“Oh no,” I said suddenly feeling sad, “does this mean I can’t try out?”
“Unless you can get your doctor to say its fine,” he replied, “I’m afraid it does.”
“This stinks…I was really looking forward to playing basketball,” I stated.
“I’m very sorry…I know how it feels,” was his kind, sincere response.
I felt very somber during the car ride home from school. I had been looking forward to the upcoming basketball season but now my hopes evaporated. I begged my mom to take me to our doctor but we didn’t have time before try-outs.
“Anyway,” she said, “you will be taking harder classes next trimester and it is better for you to focus on school instead of basketball.” My mom is a former teacher and encourages us to do our best in school, but I’d rather be playing “some ball” than doing English. After learning about having scoliosis I went back to Kaiser many times. My doctor thought that I might have Marfan’s Syndrome which some tall people get. People with this syndrome usually have heart problems so I also had to have an EKG (Electrocardiogram.) Thankfully, my doctor found out that I did not have it. Even so, I still had a lot of x-rays and other tests, and I got tired of constantly going back to Kaiser. I almost felt like Kaiser was stalking me. Not even missing school was worth it, and now I wish that I didn’t have to miss school. I had just started Algebra II and I missed a couple important classes. Math is as hard as finding a needle in a haystack to some people, but not to me. Even so, I got behind and didn’t know how to do the “recursive formulas.” It took me a while to finally understand them and to get caught back up with the class.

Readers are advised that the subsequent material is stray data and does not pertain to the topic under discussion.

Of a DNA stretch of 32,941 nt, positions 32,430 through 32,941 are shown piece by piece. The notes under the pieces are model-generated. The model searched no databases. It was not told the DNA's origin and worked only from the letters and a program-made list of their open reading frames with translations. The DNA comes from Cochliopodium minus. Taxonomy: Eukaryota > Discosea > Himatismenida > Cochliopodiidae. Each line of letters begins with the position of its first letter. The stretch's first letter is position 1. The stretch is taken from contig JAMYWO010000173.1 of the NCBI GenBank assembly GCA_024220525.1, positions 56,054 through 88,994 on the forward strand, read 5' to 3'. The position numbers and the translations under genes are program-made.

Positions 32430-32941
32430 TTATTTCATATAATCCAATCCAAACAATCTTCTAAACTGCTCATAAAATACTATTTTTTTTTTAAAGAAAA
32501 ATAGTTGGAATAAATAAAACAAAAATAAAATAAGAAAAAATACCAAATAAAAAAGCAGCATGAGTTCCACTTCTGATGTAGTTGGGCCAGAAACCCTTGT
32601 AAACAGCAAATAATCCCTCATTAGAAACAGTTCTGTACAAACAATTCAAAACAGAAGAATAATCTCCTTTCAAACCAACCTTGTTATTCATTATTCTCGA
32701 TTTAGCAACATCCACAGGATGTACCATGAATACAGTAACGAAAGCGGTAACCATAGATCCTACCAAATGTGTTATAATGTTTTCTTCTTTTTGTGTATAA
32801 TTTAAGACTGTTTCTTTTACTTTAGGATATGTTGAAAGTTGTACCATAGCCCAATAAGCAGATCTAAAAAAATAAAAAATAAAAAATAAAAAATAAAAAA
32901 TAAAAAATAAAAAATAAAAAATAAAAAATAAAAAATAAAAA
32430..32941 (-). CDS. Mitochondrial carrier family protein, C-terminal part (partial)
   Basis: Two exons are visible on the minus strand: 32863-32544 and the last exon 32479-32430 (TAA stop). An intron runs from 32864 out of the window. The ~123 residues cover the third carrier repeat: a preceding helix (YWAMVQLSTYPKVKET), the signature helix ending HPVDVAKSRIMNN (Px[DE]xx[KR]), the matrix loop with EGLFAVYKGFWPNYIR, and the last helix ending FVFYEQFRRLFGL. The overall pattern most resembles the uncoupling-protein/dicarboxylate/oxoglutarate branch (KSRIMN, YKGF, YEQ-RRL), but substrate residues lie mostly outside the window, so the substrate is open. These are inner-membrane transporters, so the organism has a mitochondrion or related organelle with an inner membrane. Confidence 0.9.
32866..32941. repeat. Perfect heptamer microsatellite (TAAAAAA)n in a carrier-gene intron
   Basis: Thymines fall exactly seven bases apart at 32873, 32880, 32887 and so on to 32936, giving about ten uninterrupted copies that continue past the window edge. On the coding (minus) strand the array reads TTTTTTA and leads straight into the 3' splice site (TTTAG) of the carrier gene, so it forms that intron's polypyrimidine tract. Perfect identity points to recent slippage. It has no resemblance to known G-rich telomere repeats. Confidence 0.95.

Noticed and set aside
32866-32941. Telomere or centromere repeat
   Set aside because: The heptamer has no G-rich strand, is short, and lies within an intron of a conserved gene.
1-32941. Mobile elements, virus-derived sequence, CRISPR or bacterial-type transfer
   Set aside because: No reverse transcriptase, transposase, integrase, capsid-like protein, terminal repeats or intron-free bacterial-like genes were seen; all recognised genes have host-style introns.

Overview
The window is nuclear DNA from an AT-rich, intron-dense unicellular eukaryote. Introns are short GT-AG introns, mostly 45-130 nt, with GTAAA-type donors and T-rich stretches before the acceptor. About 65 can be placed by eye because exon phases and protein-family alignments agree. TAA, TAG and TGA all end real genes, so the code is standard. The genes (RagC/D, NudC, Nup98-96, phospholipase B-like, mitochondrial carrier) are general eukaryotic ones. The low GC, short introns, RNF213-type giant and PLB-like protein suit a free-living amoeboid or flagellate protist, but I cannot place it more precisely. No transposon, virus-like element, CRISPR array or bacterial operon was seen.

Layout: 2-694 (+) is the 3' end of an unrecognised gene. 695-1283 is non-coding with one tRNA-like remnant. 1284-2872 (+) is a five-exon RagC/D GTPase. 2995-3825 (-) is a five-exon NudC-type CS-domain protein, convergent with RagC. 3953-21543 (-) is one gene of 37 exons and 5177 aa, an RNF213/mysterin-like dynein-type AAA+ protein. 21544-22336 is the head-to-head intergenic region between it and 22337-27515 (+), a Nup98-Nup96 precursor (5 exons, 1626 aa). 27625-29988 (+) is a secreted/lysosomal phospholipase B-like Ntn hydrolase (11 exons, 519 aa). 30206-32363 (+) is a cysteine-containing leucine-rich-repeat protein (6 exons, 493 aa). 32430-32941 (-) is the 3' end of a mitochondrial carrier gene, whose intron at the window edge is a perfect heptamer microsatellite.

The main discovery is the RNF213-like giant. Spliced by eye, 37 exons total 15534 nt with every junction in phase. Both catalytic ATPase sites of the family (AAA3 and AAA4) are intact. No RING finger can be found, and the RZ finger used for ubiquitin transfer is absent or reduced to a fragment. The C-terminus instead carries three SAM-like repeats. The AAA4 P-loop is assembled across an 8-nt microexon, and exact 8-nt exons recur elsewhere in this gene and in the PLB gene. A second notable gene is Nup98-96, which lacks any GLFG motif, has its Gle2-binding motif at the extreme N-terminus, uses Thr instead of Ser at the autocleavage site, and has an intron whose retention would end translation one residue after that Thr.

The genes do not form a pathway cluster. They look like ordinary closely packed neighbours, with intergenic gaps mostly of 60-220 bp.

One thing that I especially don’t like to get is shots. Once when I was very young, a whole team of nurses had to force me to take a simple shot in the arm. Now I can take them but I definitely don’t like them. During a more recent trip to Kaiser I got shots in my left arm and started feeling dizzy. I laid down and drank some water but it didn’t help much and unexpectedly, I threw up on the ground. I was in the lobby at that time but thankfully it wasn’t crowded. The janitor had to come to clean it up as I started feeling embarrassed.
“Why didn’t you hurry to the bathroom?” Mom asked.
“I dunno,” I replied giving my best answer.